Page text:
Tag: Buglife

10 tips to maximise growth through your website

Many of the social organisations we work with are going through huge changes, using their “ten year strategy” to answer the question “what would a digitally-enabled organisation look like?” and “how will we thrive in an increasingly digital world?”. These are perfect questions to help shape the future and current offering and the following related questions helped us in working through our recent projects with the Fairtrade Foundation and The British Trust for Ornithology (BTO).

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Mapping the user experience and developing wireframe and related colour schemes for the navigation

1.What’s not working well at the moment? Where are audiences dropping off / not going – why is this?

2.What are your analytics telling you? Do you understand the audience needs and do these change by age / other demographics? Why is that? Do you know how people are using your site?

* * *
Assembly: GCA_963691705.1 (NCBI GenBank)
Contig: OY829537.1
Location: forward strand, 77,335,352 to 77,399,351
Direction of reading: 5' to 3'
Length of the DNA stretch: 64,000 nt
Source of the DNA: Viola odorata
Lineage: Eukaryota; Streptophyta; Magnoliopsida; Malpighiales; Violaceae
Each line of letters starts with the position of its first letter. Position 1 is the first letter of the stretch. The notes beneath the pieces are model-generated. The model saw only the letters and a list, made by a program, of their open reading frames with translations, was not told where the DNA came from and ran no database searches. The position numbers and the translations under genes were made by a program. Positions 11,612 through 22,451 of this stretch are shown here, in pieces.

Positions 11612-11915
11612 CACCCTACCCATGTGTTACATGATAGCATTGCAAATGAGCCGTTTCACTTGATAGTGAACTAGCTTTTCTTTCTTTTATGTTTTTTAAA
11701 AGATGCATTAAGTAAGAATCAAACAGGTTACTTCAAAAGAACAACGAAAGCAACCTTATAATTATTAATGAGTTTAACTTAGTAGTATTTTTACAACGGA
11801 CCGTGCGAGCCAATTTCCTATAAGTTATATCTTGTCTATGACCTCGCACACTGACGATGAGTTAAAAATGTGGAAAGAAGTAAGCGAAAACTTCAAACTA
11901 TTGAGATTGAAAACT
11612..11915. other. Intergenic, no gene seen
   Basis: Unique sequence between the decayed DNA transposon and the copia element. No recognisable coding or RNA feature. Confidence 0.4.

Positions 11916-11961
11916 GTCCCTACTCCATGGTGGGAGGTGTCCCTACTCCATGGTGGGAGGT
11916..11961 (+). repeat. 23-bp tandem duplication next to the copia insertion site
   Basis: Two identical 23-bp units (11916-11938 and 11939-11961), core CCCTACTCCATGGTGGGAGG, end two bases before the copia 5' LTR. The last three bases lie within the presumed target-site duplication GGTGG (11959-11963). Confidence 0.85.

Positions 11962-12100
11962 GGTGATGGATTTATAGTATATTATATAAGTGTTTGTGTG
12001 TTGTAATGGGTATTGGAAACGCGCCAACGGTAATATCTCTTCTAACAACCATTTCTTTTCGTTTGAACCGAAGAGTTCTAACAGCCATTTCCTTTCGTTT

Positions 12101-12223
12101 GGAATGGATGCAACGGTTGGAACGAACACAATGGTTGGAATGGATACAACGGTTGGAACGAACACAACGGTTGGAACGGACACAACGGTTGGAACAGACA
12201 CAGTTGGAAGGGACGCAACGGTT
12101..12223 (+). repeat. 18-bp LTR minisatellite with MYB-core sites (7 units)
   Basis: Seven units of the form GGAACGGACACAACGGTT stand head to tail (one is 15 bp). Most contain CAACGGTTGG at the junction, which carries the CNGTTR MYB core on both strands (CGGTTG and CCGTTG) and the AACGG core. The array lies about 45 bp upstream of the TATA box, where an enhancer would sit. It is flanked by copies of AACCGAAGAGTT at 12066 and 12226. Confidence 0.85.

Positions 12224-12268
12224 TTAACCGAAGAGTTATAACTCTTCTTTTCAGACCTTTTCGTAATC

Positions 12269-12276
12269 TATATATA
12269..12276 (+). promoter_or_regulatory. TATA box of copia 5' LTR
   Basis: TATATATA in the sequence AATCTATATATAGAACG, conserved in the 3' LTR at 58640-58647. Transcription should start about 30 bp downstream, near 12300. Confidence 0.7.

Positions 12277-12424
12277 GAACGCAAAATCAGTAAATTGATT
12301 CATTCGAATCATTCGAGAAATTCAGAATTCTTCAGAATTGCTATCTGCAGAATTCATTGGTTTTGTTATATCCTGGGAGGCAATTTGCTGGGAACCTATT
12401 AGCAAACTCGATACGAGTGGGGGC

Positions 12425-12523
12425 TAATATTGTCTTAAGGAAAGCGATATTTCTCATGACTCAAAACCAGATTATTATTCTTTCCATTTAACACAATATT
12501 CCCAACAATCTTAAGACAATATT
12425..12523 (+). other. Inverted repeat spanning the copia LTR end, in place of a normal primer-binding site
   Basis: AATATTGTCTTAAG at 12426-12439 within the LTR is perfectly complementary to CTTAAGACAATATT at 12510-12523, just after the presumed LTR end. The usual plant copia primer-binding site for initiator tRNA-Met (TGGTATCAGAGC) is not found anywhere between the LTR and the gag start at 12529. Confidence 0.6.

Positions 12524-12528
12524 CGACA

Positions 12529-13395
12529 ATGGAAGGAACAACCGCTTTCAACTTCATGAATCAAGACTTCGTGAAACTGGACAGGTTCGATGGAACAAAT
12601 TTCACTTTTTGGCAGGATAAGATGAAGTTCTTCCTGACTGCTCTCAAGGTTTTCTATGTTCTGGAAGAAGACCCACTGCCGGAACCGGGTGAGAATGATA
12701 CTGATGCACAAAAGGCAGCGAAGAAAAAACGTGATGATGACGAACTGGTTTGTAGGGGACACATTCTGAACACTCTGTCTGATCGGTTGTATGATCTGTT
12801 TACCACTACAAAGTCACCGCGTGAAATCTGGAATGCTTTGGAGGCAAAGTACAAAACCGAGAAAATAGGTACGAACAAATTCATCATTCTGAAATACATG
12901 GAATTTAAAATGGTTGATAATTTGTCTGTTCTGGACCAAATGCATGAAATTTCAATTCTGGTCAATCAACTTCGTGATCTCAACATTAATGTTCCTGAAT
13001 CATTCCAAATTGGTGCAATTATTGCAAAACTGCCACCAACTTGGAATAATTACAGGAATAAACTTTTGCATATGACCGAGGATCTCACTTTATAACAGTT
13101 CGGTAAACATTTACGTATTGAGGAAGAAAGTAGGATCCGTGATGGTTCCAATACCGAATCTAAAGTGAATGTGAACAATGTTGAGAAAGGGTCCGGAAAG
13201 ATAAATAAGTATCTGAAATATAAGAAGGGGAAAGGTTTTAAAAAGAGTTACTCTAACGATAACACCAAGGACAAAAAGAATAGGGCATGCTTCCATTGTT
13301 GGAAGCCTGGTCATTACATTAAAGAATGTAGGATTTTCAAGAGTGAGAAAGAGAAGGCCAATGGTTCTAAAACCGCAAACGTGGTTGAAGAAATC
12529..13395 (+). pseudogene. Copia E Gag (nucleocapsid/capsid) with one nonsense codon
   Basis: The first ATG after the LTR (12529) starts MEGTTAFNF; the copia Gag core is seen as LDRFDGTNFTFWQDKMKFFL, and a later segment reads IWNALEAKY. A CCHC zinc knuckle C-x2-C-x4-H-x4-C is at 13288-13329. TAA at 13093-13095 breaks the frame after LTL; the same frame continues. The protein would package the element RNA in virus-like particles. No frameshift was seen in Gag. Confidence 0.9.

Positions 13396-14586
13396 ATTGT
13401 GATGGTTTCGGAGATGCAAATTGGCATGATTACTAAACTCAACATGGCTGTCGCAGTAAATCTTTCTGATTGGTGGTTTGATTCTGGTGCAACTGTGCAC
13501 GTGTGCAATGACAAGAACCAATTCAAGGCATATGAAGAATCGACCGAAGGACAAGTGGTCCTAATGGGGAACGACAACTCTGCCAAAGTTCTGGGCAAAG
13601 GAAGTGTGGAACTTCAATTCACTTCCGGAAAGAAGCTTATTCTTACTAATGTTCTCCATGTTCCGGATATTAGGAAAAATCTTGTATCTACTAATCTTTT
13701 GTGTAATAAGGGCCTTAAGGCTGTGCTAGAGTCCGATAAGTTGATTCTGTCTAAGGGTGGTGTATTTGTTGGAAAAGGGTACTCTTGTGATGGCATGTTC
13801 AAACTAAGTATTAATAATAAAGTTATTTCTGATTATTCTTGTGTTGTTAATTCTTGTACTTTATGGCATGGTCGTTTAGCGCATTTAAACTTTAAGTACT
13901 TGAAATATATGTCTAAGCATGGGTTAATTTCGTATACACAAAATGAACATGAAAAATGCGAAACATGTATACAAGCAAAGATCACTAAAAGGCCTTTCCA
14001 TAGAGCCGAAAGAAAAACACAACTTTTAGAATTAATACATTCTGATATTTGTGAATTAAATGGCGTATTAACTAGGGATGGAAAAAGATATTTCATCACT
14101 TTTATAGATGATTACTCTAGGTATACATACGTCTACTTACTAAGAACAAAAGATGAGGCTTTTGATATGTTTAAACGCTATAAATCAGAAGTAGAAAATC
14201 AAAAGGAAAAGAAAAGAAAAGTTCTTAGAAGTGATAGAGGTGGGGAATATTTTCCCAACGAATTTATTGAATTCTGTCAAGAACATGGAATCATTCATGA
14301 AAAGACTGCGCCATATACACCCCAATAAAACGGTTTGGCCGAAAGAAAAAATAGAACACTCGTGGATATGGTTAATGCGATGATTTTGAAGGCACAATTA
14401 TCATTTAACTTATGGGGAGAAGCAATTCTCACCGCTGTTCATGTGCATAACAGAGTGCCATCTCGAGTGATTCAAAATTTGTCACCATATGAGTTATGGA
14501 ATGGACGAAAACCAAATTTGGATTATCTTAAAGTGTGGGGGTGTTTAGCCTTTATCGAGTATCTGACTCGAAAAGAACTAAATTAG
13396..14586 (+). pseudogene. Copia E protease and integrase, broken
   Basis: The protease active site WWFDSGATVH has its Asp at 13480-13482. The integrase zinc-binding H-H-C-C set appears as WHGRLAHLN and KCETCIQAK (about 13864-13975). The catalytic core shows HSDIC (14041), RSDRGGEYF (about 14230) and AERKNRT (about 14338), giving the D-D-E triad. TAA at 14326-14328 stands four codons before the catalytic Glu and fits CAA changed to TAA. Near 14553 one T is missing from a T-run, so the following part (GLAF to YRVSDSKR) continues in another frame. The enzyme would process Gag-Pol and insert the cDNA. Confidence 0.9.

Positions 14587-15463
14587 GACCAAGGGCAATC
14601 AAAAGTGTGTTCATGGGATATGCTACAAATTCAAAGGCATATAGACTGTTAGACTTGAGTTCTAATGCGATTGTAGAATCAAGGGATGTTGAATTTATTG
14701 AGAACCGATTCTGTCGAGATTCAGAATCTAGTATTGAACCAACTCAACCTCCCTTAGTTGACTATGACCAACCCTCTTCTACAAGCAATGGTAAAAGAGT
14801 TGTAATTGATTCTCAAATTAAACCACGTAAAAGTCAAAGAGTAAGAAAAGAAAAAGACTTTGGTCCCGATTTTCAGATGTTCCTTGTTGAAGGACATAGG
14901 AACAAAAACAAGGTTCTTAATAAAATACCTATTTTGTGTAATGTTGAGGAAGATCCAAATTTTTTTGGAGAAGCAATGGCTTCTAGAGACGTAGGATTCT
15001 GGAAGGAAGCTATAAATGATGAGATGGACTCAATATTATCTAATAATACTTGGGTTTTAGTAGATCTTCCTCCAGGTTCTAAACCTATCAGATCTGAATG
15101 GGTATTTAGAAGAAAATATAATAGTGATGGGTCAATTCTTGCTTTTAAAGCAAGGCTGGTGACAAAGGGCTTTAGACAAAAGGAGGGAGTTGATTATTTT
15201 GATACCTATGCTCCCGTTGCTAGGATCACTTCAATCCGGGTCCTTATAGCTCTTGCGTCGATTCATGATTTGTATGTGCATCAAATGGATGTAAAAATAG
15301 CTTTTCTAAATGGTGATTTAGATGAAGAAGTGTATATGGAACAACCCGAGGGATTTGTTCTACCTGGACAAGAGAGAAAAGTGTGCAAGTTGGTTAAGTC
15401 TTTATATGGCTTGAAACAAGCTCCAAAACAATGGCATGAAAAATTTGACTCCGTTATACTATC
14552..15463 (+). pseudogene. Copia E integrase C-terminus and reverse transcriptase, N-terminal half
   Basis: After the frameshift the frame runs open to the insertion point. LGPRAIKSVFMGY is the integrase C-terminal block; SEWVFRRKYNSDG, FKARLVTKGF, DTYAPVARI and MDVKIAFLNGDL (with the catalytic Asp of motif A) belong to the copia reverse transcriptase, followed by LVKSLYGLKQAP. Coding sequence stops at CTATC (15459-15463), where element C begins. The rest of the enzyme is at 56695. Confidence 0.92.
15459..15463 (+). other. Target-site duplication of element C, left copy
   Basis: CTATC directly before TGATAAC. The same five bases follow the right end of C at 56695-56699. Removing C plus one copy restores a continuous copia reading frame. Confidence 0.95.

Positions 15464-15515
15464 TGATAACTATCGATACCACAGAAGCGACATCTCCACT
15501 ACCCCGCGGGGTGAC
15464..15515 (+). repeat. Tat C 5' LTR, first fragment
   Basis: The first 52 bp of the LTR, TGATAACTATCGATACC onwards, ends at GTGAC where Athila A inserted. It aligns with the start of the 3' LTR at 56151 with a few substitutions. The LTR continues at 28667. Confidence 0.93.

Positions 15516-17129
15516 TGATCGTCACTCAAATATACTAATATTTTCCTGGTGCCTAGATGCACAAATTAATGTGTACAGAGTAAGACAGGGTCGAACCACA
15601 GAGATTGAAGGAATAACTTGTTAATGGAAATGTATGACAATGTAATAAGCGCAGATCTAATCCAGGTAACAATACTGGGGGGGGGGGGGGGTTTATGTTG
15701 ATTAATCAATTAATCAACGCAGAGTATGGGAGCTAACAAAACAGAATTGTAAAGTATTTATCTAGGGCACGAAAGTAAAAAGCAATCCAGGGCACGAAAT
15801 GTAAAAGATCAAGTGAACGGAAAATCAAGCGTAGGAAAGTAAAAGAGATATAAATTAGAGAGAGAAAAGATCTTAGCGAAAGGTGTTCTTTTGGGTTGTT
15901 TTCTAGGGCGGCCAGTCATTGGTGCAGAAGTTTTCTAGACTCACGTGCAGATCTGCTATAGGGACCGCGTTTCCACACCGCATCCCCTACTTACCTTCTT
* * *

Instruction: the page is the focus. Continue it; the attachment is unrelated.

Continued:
3.Are you ready for Mobilegeddon? Do start the process of ensuring your site works on different devices from interactive white screen to phones. You probably already know that Google’s search ranking will be affected by how mobile friendly your site it. There is an easy mobile friendly test you can do.

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The mobile experience for teachers using Fairtrade resources

4.Is your SEO / social strategy good enough? Read Google’s guide to SEO, again Google will look harshly at copy that is too small and links that go nowhere. Defining your strategy beforehand (starting with the web copy), will help you prioritise what your main services are.

5. Do you have a strong concept / design? People like ideas- a strong concept can really lift your site usage.

6.Do you have the right sign-up points? Getting the balance right is essential; too many and people will click off your site. Having the main touch points clearly labelled will increase conversion to sales, and to your newsletter sign up.

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Clear and interesting sign up points help the user

7.Why not ask people what they would like to use the site for in the future? Regular users of your site will often have as good ideas as anyone for how the experience could be made even better, we’ve found tapping this interest and using some of their ideas is crucial.